|07-27-2014, 04:35 AM||#1|
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Gaskell, Elizabeth: Round the Sofa. v1 27 Aug 2014
Elizabeth Gaskell was a Victorian writer, mother, wife of a Unitarian minister, and social activist.
She was born in London in 1810, the daughter of a Unitarian minister. After her mother's death when she was four she was raised by an aunt in Knutsford, and her happy memories of Knutsford inspired Cranford, her best known work.
In 1832 she married William Gaskell, and they settled in the industrial city of Manchester where she lived until shortly before her death in 1865, busy in motherhood and being a minister's wife. The death of her only son in infancy strengthened her sense of identity with the poor and her desire to relieve their suffering, and her husband encouraged her to write. Her most prominent traits seem to me to be compassion and tolerance.
Round the Sofa was published as a collection in 1859, and contains
'Round the Sofa,' a connecting narrative which sets the scenes for the stories in the collection,
'My Lady Ludlow,' a long novella, which is 'no story at all, neither beginning, nor middle, nor end, only a bundle of recollections' about a kind and gentle aristocrat who is concerned about 'the bad consequences of teaching the lower orders anything beyond what is immediately necessary to enable them to earn their daily bread,'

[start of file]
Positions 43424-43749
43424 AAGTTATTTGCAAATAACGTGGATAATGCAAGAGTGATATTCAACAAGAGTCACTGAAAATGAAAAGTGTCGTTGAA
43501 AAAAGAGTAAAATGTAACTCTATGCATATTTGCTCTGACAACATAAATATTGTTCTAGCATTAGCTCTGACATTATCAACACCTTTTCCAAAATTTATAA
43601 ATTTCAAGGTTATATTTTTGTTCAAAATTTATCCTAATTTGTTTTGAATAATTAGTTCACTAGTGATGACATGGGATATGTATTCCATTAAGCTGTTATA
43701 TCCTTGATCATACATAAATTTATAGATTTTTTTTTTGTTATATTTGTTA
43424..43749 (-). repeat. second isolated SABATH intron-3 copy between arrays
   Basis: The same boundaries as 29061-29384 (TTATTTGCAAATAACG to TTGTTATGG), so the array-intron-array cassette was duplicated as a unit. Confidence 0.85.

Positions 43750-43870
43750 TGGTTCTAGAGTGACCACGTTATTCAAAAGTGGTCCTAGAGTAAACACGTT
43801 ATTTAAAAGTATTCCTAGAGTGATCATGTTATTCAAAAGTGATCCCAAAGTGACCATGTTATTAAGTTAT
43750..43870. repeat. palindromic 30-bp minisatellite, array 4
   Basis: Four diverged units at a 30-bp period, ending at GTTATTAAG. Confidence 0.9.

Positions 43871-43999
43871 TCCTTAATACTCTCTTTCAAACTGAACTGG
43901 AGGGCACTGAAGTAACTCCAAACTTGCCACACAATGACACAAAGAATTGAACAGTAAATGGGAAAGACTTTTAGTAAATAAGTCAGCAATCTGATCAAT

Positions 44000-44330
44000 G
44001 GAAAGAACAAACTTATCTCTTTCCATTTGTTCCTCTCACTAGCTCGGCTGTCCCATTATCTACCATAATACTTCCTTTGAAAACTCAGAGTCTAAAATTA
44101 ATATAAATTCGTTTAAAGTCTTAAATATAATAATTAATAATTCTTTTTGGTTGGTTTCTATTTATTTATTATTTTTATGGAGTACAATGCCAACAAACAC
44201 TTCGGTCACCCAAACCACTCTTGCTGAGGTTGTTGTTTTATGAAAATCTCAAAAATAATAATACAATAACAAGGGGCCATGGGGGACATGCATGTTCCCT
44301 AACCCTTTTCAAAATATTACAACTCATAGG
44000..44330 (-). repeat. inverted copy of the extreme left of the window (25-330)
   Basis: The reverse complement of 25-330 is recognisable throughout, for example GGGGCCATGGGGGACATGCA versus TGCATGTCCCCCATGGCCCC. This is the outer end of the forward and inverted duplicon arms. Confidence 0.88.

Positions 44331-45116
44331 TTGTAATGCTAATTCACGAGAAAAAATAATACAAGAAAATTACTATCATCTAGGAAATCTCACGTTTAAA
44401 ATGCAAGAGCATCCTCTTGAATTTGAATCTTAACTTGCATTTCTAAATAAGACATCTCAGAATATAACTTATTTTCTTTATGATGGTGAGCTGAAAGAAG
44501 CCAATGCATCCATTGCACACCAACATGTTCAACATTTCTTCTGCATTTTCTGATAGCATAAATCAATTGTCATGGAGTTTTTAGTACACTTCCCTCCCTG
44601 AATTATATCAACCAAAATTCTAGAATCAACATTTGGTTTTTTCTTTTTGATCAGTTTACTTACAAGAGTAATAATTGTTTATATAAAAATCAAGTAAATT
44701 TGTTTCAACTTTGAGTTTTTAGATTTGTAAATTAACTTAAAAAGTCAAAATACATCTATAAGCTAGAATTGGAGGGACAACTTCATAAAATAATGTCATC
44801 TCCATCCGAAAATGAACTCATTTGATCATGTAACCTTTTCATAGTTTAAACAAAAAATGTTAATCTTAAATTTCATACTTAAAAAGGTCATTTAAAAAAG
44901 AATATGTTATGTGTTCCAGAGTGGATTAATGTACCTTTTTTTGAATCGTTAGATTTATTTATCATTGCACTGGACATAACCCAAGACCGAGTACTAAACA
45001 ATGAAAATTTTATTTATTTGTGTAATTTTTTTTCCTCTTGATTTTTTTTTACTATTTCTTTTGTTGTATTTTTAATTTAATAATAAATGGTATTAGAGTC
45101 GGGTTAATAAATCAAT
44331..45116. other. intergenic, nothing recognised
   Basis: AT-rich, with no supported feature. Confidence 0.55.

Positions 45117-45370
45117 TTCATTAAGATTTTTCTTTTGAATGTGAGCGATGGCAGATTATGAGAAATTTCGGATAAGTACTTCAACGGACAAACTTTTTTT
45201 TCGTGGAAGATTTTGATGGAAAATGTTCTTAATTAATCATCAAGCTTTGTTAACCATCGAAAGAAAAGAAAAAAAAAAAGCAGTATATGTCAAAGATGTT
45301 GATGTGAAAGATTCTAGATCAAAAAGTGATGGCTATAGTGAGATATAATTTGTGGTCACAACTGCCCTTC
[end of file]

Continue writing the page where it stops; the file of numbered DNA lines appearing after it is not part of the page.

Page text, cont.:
'An Accursed Race' written as a scientific paper; a parody of intolerance and superstition,
'The Doom of the Griffiths,' a macabre account of a curse and its fulfilment,
'Half a Life-Time Ago' tells how 'it fell out that the latter days of Susan Dixon's life were better than the former,'
'The Poor Clare,' an even more macabre story of demon possession, and
'The Half Brothers,' - 'sad recollections... of a dear brother's life and death.'
The source texts for this edition were files from Project Gutenberg, checked against pdfs of the 1859 Sampson Low edition. I have added a bibliography, and have used British English, curled quotes, silently corrected typos, replaced diacritics and italics, set letters and inscriptions off as blockquotes with left aligned text and without quotation marks unless the writer is quoting someone, and made changes to spelling, punctuation, and hyphenation using oxforddictionaries.com.
As always please let me know of any significant errors so I can correct them.
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